Renée Hartig

Renée Hartig’s oil paintings and Kelli MacConnell’s linocuts make for a highly cohesive exhibition of Pacific Northwest landscapes. The two artists have filled the spacious Ford Gallery wall to wall, intermixing their work. They take viewers from coastal Cannon Beach to the Wallowa Mountains in northeastern Oregon, from miniature studies to five-foot panoramas. Both based in Portland, Hartig and MacConnell share a passion for the region and a staggering commitment to craft.

Kelli MacConnell

MacConnell’s linocuts are dense with detail. She keeps color minimal in favor of exercising contrast with the paper. Most of the prints are black ink, though some are dark blue and green gradients in the Japanese ukiyo-ë style. Tom Killion, known for his prints of the High Sierras and the California coast, seems a likely influence. Like Killion, MacConnell is fastidious about line. Her renderings of plant life evince an ecological respect for the subject, without being dryly documentarian. She imprinted un-inked lines in a series of straightforward tree cameos, for instance, activating the trees with wind.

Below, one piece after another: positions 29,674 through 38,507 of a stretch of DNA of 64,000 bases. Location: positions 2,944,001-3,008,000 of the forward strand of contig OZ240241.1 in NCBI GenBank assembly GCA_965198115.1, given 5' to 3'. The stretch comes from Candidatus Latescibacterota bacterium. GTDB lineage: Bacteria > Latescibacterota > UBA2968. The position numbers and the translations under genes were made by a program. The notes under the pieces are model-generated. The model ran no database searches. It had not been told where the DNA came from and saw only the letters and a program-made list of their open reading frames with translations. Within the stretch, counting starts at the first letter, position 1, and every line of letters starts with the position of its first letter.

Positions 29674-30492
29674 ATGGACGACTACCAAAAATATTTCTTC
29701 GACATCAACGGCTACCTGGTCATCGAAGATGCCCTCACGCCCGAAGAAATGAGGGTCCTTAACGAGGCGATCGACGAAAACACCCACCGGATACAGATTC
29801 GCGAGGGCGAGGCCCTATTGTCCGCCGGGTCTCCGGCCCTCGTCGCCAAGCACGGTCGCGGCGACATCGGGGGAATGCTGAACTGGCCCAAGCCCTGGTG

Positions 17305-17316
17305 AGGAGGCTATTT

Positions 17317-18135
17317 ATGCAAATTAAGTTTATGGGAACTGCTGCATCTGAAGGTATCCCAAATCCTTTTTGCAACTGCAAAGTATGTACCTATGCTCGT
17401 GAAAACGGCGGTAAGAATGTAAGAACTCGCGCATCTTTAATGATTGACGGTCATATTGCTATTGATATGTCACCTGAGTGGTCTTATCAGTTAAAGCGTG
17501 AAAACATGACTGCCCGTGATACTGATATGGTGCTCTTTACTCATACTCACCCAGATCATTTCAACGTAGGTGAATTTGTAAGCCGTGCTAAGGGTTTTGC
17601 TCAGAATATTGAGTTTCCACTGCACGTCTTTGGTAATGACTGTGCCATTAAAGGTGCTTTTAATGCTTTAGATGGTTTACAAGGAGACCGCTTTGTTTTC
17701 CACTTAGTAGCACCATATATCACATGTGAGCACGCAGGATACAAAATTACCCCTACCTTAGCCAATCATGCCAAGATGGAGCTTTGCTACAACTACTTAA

In many ways, Hartig thinks like a printmaker, too. The painter doesn’t blend colors, but rather applies them systematically with sure-handed strokes. The layering effect, combined with the western landscapes and consistent color palette, recalls vintage barkcloth textile prints. Hartig’s geometric clouds, though, are to be found nowhere else; they are her signature. The clouds are perhaps the ultimate example of the energy Hartig invests in her canvases. She creates each painting alla prima, in one session. It may take more than that to absorb this joint exhibition.